How to behave with a guide dog

In the US, people accompanied by a guide dog have the legal right to go anywhere the general public is allowed.

Guide dog organizations carefully match dogs (frequently Labradors and Golden Retrievers) with people who have already acquired good orientation and mobility skills and are able to travel independently using a guide cane. If you are visually impaired, our orientation and mobility instructors can teach you to navigate familiar and unfamiliar places, indoors and outside.

Once they are partnered, the handlers take charge, issuing directional commands to their guide dogs. The dogs help their owners to travel safely from one location to another by maneuvering them around obstacles both on the ground and above, such as steps, other pedestrians and overhanging tree limbs.

Guide dog etiquette

  • Do not distract a working guide dog. Don’t touch, talk to, or feed a working dog whose responsibility it is to keep their owner safe. With the owner’s permission, you may pet a guide dog when it is out of the harness and off duty. Stroke the dog’s shoulder, not the head.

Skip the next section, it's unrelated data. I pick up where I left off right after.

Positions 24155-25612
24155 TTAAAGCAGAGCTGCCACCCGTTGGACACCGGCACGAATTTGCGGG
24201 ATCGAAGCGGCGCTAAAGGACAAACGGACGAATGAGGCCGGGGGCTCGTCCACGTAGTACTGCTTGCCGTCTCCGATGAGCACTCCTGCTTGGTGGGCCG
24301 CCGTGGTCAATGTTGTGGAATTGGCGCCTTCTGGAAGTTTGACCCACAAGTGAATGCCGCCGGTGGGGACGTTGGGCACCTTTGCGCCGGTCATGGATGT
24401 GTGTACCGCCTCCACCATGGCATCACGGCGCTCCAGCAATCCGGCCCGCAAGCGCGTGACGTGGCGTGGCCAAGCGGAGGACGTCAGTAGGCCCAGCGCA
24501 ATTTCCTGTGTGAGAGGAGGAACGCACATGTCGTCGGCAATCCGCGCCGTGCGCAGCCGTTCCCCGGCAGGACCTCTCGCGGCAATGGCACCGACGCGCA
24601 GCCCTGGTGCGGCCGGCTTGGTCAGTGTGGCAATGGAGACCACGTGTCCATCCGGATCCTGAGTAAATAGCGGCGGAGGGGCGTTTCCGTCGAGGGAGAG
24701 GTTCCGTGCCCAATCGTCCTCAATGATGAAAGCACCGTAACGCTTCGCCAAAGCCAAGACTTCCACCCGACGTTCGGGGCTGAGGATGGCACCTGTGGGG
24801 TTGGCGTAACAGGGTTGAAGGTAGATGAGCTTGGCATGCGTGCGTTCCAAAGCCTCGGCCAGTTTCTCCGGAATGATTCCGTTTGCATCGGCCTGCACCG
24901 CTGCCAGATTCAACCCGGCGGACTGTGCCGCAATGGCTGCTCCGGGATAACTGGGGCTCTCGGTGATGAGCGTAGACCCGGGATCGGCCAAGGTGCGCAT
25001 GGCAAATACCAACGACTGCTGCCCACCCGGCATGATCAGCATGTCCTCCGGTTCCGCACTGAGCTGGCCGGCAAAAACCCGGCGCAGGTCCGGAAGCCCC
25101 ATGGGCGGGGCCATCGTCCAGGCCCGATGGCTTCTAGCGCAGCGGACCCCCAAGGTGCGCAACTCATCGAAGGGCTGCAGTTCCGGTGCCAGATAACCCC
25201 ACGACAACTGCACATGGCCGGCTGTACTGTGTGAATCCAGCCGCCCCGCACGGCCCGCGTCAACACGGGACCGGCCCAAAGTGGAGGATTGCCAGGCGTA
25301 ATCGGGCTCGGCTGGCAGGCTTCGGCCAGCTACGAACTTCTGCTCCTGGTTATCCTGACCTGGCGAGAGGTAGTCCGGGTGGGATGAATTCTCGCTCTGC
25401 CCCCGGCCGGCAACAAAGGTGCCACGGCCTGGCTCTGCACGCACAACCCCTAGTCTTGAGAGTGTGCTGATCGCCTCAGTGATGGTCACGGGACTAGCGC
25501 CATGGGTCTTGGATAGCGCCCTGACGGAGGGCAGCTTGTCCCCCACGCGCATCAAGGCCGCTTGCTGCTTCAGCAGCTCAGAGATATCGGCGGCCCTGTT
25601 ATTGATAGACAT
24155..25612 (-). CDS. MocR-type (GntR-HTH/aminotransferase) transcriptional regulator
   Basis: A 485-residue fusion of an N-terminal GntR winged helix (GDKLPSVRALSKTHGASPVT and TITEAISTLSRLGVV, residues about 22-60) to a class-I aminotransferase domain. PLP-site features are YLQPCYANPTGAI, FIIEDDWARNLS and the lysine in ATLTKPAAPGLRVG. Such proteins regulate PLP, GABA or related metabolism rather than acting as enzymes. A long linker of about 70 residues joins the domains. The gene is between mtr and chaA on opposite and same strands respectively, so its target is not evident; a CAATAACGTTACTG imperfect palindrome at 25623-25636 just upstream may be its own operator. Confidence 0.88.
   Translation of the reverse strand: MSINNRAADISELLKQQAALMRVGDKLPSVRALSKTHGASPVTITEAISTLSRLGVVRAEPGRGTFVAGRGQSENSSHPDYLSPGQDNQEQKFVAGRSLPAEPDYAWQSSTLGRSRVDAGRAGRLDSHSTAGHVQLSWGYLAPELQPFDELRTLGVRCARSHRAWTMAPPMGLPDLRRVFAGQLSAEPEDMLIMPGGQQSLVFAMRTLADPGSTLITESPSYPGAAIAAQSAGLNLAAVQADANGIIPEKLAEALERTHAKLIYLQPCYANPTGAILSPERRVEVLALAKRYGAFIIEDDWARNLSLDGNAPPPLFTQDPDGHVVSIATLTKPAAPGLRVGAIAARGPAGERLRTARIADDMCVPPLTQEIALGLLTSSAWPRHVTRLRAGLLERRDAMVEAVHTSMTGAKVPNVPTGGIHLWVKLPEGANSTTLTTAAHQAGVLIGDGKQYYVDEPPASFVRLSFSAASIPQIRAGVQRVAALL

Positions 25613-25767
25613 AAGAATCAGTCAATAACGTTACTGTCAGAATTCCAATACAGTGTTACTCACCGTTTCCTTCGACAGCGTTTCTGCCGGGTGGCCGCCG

• Talk to the owner, not the dog. If you only greet the guide dog, it shows a lack respect to the owner.
  • If you are walking with a guide dog team don’t touch or try to steer the person, or hold the dog’s harness. Only the owner should command the dog. Ask where you should walk to avoid confusing the dog—ahead, behind or to their right. You can offer your arm to the person if they would like you to guide them.
  • Don’t honk or otherwise distract a guide dog owner at intersections. The person may be listening for traffic flow to determine when it’s safe to give the guide dog the command to cross the street. If you are on foot and the person looks like they might need assistance, you can offer assistance or ask if they need directions.

For information about Lighthouse Guild Orientation and Mobility instruction: Call 212-769-6299

RELATED WEBSITES:

The New York State Commission for the Blind: NYSCB provides information about guide dog schools in New York State. http://ocfs.ny.gov/main/cbvh/faq.asp#dogs

The National Association of Guide Dog Users: NAGDU is a division of the National Federation of the Blind. http://www.nagdu.org/